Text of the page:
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THOUGH AS NATURAL AS CAN BE, PREGNANCY IS NO easy matter. Especially for first time mothers, this can be a mix of joy, excitement and trepidation. To ensure healthy development of the baby and a smooth delivery process, mothers-to-be are recommended to undergo some prenatal investigations. These include a first trimester dating scan which can aid in the confirmation of a date of delivery and a nuchal translucency scan which screens of Down’s syndrome. At the 20th week, a foetal anomaly scan can be helpful in assessing the growth and development of the baby.
Pregnancy is an ongoing, dynamic process because the baby grows and develops every day. As such, regular check-ups by an obstetrician are important to ensure maternal and foetal health and to prepare the mother for delivery. During these visits, the growth and position of the baby will be closely monitored. This information will enable the doctor to provide advice on timing and type of delivery.
As the baby receives nutrients derived from the mother’s diet through the placenta, it is important that mothers-to-be should always observe a healthy lifestyle and diet as these can influence how the baby grows. It is generally well-recognised within the medical community that babies born underweight (< 2.5kg) are at an increased risk of developing chronic diseases such as diabetes and heart disease later in life. To ensure that the baby grows to the maximum genetic potential, it is necessary for the mother to maintain a healthy, well-balanced diet which includes all the primary food groups – namely carbohydrates, fruits, vegetables and proteins.
Even with a healthy diet, certain supplements are advisable during pregnancy. These include iron, calcium and especially folic acid. Folic acid is essential for the development of the nervous system and is not commonly found in high amounts in most food types. Insufficient folic acid during pregnancy may lead to birth defects such as spina bifida – an abnormality in the formation of the spinal cord. Studies have shown that daily administration of folic acid supplements prior to conception until at least 12 weeks into pregnancy can effectively decrease the incidence of spina bifida.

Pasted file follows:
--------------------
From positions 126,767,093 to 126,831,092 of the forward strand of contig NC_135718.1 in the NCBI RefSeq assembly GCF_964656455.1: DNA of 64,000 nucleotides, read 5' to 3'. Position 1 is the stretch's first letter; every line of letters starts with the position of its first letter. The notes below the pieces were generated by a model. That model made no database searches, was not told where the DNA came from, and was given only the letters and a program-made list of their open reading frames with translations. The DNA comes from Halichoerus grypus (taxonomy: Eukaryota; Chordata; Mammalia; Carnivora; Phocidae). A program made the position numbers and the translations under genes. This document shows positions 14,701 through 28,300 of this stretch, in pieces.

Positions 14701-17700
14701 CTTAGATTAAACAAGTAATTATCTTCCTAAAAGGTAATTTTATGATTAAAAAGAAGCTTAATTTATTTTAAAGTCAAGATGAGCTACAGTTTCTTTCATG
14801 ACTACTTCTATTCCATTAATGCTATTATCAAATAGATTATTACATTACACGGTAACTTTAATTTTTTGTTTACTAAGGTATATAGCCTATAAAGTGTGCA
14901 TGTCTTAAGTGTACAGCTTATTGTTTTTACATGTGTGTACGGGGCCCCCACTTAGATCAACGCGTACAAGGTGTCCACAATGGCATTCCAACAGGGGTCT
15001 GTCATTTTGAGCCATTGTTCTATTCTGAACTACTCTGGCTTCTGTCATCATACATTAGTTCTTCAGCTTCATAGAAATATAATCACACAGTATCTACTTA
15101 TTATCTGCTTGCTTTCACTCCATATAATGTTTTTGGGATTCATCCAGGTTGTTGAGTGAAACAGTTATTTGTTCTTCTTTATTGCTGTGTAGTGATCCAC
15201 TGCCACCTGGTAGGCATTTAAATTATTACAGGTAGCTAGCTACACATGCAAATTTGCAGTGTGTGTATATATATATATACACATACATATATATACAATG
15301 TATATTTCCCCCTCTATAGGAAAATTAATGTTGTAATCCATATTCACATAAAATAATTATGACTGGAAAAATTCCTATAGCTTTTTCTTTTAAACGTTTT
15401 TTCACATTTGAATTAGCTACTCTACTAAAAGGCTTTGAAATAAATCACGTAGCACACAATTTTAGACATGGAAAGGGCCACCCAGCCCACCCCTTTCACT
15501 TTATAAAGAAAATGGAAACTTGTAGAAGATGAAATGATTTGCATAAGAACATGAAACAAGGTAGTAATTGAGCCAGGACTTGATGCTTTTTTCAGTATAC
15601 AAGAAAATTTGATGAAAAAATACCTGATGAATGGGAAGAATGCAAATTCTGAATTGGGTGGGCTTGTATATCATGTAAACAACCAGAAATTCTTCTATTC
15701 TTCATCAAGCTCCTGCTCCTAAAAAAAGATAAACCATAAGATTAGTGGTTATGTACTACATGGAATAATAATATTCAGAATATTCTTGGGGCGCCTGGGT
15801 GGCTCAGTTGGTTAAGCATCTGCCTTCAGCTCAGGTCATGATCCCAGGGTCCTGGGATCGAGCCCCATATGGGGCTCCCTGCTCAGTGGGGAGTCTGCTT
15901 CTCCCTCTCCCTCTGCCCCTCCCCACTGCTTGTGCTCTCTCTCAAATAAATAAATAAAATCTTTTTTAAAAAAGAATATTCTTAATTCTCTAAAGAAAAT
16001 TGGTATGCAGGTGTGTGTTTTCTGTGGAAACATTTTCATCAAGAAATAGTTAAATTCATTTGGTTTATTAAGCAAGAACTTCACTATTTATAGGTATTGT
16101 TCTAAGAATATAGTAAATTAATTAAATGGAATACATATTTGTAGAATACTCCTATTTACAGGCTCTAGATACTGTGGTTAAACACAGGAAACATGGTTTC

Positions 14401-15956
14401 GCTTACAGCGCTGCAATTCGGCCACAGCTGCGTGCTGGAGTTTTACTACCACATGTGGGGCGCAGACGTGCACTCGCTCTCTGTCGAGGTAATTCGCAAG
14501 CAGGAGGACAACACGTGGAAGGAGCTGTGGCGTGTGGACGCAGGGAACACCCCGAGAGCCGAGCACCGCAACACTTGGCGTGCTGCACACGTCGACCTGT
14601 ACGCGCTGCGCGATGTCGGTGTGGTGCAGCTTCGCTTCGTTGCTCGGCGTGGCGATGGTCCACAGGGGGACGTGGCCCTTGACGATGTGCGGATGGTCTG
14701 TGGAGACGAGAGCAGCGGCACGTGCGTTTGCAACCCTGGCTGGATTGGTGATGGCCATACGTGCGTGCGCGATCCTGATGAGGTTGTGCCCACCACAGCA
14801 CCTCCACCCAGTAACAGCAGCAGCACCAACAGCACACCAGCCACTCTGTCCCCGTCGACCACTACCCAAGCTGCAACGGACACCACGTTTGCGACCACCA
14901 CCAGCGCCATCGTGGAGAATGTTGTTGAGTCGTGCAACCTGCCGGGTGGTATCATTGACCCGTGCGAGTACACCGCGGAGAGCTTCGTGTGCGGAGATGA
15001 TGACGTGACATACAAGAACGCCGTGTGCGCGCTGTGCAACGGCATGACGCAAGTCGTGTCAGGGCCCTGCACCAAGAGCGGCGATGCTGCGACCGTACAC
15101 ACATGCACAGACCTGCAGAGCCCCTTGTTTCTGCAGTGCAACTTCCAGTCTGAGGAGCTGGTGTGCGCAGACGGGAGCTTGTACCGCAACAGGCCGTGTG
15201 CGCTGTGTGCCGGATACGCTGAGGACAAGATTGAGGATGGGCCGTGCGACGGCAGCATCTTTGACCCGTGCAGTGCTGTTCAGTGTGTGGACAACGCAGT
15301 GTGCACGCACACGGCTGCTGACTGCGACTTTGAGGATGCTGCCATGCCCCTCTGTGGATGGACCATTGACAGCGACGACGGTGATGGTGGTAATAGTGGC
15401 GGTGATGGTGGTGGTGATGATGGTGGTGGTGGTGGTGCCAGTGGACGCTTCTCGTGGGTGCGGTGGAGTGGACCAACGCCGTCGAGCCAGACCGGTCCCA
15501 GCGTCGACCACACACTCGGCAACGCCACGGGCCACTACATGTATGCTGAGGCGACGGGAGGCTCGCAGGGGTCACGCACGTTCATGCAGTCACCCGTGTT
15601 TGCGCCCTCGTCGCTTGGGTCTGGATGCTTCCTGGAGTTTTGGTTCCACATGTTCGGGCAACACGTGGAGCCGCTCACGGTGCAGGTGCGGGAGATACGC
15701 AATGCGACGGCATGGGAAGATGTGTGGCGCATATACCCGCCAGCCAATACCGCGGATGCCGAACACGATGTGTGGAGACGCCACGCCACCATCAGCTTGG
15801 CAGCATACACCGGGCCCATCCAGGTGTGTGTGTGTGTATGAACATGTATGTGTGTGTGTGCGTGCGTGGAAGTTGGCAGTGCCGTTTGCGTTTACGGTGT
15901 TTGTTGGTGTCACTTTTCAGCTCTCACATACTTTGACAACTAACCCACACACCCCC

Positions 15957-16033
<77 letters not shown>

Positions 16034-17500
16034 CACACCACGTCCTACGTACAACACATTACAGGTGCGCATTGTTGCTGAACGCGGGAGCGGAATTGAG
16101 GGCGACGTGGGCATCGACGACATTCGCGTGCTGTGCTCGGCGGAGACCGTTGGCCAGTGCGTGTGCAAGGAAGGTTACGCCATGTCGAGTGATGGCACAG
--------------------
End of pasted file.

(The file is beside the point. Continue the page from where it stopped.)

It should be noted, though, that not all supplements are recommended during pregnancy. Excessive amounts of vitamin A and its derivatives (such as retinoic acid and isotretinoin, which may be used in the treatment of severe acne), have been shown to be teratogenic. In addition, alcohol should be avoided as its consumption is linked to foetal alcohol syndrome, which can manifest as craniofacial abnormalities, neurological defects and learning disabilities. Caffeine, however, may be permitted if taken in moderation. Since pre-natal dietary plan and supplementation is complicated and potentially dangerous, pregnant mothers are advised to discuss with an obstetrician before starting on supplements.
When the projected date of delivery is nearing, mothers can speak with the doctor to understand more about the delivery process and options for pain relief. Antenatal classes are also available and are usually helpful for first time mothers to prepare them for delivery. After delivery, it is important for the mother to continue with a healthy diet and consume more calcium and fish oils especially if breastfeeding. Generally, the postnatal recovery period lasts for 6 weeks.
During this period of time, the mother’s body and hormone levels gradually return to a non-pregnant state. If a Caesarean section was performed, analgesics can be taken for pain control and vitamin C is recommended to promote wound healing. To ensure smooth and complete recuperation, mothers are advised to attend postnatal obstetric visits during which wound healing will be monitored. It will also be helpful for the husband to provide support whenever possible – both during pregnancy and after delivery.